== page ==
Memorial Day Weekend in Portola

Things have been totally crazy as of late, which is why this post is two weeks late, and none of my other projects have progressed, much less been written about.  I just finished finals four days ago (though am not done with all the papers I need to have written for the quarter), and start work as a mechanical engineering intern at Lam Research tomorrow morning developing silicon fab equipment (which I won't be able to talk about at all, sorry).

Memorial day always marks the start of the operating season at the Western Pacific Railroad Museum, so I decided to take a break from school and spend at least the first two days of the three day weekend up at the museum.  Conveniently Davis is between Sunnyvale and Portola, so Friday afternoon Paul took the afternoon off work and picked me up after my Friday lecture.  I loaded all of my equipment (including my cameras) in the truck, and we were off for Portola.

Once we got there Friday afternoon, we met Lew and Don.  The yard wasn't set up for operations yet, so we had to do a little switching before dinner.  Since I brought up my cameras, I decided to try and do some time-lapse of the whole experience.  Framing time-lapse shots in something as dynamic as yard switching is challenging, so I did the best I could.


We needed to move a flat car that was set on the East lead over to the west end of the yard to be out of the way, and set one of the other locomotives into a siding to clear the main.  The ground crew consisted of me in the jeans with the hard hat, and Paul (my dad) in the yellow rain gear.
0-30s: While I set up the camera, the rest of the crew started up the locomotive
30s: Yes, it started hailing on us
49s: We had some trouble getting the brakes to release on the flatcar, due to there still being air in it, which I had to climb over and release.
1m26s: It didn't quite fit where we hoped, so I made a phone call to figure out where to put it.
2m17s: Flat car is finally out of the way.  Camera moved to the locomotive to go handle the 2873, which is still in the way.
3m38s: 2873 is spotted out of the way. Now to just go spot the 1100 (which we're running) back on the East lead and we're done.

Saturday kicked off the operating season, and it was a pretty good day, crowd-wise.  Since there wasn't anything pressing for me to do mechanically, and the operations department was short one qualified man, I spent the day working as the instructor brakeman.  We had four (!) students show up, but Neil and Ted had signed up previously, so they were the ones that got to work for the day (which is why you should always sign up to work).  Luckily, since this was their first day, I was able to take the other two students, Zach and Ken, out with me for the first hour and a half, which was static hands-on instruction on how to safely get on and off moving equipment, what the basic hand signals are, etc.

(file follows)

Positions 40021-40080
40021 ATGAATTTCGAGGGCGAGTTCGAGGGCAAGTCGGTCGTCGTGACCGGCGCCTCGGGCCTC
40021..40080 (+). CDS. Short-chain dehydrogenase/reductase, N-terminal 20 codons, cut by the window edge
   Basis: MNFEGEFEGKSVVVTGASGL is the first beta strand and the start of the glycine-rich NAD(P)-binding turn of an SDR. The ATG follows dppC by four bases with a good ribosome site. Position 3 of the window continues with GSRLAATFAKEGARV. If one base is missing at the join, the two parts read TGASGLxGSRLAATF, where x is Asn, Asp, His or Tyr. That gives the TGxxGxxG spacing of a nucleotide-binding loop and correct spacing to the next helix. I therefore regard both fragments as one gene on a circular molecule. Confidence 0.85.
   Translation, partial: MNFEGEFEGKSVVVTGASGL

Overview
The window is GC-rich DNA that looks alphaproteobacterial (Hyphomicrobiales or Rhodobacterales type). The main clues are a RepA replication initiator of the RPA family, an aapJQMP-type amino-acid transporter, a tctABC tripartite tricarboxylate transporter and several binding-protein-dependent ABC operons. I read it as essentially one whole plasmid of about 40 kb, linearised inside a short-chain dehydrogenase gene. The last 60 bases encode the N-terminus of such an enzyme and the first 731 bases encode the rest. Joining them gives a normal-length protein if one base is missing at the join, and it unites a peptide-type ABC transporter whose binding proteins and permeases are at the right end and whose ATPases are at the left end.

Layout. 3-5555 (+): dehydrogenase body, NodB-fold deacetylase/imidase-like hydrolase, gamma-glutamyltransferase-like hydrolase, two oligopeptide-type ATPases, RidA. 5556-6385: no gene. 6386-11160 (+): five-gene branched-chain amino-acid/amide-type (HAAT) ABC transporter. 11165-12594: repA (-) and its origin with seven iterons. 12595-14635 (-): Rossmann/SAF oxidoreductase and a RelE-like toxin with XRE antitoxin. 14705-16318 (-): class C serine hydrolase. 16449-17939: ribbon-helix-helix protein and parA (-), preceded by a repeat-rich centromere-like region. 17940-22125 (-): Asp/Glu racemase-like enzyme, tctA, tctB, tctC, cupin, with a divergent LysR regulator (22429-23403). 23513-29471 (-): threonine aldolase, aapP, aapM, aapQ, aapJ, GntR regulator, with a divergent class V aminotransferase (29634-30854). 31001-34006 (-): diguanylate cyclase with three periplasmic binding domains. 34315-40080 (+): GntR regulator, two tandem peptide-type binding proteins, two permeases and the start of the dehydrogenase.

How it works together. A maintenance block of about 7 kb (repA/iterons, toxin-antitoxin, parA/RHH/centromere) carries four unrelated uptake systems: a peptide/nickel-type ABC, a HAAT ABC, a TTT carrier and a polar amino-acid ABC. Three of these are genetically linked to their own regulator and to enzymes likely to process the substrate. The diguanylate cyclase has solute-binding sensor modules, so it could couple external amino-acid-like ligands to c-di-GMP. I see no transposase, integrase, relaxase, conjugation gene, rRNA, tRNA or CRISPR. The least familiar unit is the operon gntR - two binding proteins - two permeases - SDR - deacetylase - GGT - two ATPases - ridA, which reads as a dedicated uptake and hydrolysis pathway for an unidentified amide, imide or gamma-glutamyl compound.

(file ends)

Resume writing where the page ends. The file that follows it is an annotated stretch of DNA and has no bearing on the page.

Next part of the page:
I spent the rest of the day just working with Neil and Ted, and had a good time working with both of them.  At the end of the day, I got to present both with their first student cards, putting them well on their ways to being a qualified member of the crew.

Congrats Neil!
Congrats Ted!

After the safety meeting Saturday evening, we decided to go out and do some yard switching with our new students.  Paul gave me the switch list of switching two of the cabooses in the passenger train (which we later switched back).  I took another time lapse of the whole thing, from on top of one of the other locomotives in the yard.


Ground crew: Myself in the jumpsuit and hardhat, Lew in the heavy jacket, Neil in the light jacket, and Ted in the white T-shirt.  I'm the conductor for the move, which is why I was doing relatively little running around.  Watching this video after the move, we played a fun game called "Count the number of times Kenneth violates the red zone."  It was my first day back, so I was doing some relatively unsafe things while we were switching.  More importantly, we discussed it later and all learned from my mistakes, right?

On Sunday, a few more qualified crew showed up, so I wasn't needed for crew.  I spent the day wandering around doing some little maintenance jobs.  I tried to fix the BBQ, which wouldn't light the day before, but Vickie had beaten me to it.  I then went out during lunch break and adjusted the brake riggings on the 608, which had gotten its brake shoes replaced, which meant the brake pistons weren't traveling as far as they should be.  I meant to take some photos of this, but was having so much fun, I forgot.  I then spent the rest of the afternoon helping Rod sort chains and generally clean up the road boxcar for the season.

After Paul got out of the safety meeting for the operations department, we packed up our stuff and bid farewell to another weekend at the Western Pacific Railroad Museum so I could get home and work on my final projects for school.  Next time I'm planning on being up is on July 11th to celebrate my birthday, which I'm looking forward to.

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